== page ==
In reflecting on the experience, one manager who redesigned performance reviews around questions like these found that the performance review that resulted provided employees with much richer information about what was important in their work, as well as helping him to understand their motivation. Everyone commented on how working with the Map helped them speak about their work as passionately committed people and how much they appreciated the absence of organisational jargon. In one case, an employee gained such clear insight going through the questions that they sorted out a key issue for themselves before the meeting with the manager.

“It was revealing to them and to me to explore this depth of connection to the purpose of the work, rather than just focusing on their tasks. This is showing up now in a number of ways. When we have our monthly meeting, it now occurs in a different context, one in which we are all clear on what is and is not meaningful and the tasks are an expression of that.”

While this process took some time, it has resulted in an organisational practice that is now designed to support meaningful work, and which can be adapted over time in the light of a basic understanding of the Map. For example, another organisation chooses to focus on just one aspect of meaningful work each review period. As one manager said: “It felt a bit big to do the whole thing at once, so we just agree which one we want to focus on and work with that. For example, the last time it was on unity with others, which we agreed really needed attention. It has worked brilliantly because it keeps meaningful work alive and re-energises us each time we engage with it.”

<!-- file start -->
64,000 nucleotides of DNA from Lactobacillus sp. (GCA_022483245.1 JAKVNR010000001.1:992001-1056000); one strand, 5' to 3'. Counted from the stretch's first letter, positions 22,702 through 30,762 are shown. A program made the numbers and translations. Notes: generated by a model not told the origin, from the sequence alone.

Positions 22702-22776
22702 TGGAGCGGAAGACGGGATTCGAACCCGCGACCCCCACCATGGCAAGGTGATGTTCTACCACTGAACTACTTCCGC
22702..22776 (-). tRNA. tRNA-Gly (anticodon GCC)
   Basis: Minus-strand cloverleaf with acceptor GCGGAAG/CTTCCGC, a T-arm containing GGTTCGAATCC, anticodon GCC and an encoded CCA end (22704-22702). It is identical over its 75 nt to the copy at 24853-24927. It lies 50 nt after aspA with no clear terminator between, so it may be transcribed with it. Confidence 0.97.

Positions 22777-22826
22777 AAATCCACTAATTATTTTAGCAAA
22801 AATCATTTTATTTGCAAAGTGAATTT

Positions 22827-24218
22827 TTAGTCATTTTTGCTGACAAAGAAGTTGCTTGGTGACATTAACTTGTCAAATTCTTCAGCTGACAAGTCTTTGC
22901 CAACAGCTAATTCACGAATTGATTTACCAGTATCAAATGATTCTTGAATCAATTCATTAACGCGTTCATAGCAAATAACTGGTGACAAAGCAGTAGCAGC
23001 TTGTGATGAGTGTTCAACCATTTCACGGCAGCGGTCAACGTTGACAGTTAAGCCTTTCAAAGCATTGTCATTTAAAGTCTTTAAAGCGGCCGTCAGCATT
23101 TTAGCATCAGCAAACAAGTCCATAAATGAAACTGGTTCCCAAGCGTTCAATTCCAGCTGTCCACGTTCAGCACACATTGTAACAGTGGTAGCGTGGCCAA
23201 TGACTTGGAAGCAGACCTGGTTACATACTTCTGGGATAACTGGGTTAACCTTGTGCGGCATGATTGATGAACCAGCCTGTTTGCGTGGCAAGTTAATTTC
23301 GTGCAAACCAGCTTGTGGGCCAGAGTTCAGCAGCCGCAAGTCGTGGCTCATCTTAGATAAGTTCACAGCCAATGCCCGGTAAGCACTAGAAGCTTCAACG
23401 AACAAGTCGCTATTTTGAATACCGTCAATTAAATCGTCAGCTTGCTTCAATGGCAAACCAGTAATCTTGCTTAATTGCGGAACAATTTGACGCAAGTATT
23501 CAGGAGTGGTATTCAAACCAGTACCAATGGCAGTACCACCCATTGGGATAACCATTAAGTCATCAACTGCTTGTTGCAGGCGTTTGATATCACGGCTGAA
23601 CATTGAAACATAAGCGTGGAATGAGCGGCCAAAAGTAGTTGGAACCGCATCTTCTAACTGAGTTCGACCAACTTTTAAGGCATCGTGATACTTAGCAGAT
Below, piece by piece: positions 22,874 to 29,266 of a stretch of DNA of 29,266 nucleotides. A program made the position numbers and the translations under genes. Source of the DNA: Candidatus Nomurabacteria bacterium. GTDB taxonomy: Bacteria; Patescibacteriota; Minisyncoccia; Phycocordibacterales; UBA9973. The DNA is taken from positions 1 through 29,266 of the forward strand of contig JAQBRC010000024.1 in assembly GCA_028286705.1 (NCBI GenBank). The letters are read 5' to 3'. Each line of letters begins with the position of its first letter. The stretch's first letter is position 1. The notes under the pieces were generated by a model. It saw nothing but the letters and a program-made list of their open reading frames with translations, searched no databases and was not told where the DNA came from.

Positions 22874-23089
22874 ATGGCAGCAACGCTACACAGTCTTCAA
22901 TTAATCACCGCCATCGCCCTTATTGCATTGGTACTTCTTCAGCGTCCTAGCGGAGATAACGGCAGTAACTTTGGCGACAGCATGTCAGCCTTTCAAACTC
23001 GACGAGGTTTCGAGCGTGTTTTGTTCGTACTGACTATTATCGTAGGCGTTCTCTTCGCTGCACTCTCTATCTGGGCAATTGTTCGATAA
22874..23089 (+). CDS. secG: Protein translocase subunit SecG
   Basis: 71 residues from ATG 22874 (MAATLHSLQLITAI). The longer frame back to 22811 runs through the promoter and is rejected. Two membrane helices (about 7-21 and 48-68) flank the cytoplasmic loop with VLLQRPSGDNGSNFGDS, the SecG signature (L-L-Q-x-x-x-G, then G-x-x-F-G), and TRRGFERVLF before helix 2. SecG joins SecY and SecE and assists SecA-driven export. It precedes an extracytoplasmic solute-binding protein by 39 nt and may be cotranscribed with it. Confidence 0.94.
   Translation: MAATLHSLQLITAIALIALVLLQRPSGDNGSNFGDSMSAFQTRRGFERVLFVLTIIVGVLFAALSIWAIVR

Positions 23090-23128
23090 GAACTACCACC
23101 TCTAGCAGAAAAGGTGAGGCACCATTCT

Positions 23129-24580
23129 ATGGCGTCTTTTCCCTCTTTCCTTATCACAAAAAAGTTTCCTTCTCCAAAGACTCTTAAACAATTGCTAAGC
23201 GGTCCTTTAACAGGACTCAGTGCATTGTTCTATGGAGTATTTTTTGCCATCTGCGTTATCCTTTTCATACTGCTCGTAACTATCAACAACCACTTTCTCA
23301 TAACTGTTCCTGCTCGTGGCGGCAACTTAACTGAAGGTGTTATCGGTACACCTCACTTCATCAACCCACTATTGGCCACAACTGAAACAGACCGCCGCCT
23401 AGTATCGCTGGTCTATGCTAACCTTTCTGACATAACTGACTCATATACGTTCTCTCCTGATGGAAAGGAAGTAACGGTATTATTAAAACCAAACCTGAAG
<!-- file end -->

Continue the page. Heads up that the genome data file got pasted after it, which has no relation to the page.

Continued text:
This ability to use the Map of Meaning as a reference point for on-going adaptation provides people with an anchor even in the midst of change, because it is a framework that is constantly relevant. As Professor Lips-Wiersma says, “Being human is not a fad.” So a framework which speaks to the heart of what matters most to human beings is worth investing in. It gives the organisation a simple tool that can be used in virtually all situations, as people use a compass or a GPS, and it helps each person be more resilient in the face of uncertainty and change. It keeps the focus on values that are real and concrete and part of employee’s daily experience.

By viewing employees as people driven by a need for meaningful work, and by using the Map of Meaning as a way to engage with this need, organisations can focus on what people DO want. In this sense, it is a constructive tool. In this constructive context people can speak up and look at any system to see if it can be altered before trying to alter the people, or asking them to “make the best of” the situation. In this way we can design systems that work for us, and which are designed around principles that are enduringly relevant to the human beings who work with them.

The Map of Meaning is a sense-making tool. It helps people to find order within complexity. So often responses to interventions in which the Map of Meaning has been used are: “That was so easy, I never thought it would be,” accompanied by the feeling of completeness, that nothing has been left out, a feeling of peacefulness and calm that is rare in the current workplace. This effect leads Professor Tim Hall of Boston University to call the Map of Meaningful Work “an oasis in the field of management.”

LANI MORRIS is co-founder and CEO of Map of Meaning International. Learn more about the Map of Meaning at:, or buy the second edition of The Map of Meaningful Work: A Practical Guide to Sustaining Our Humanity, published by Routledge.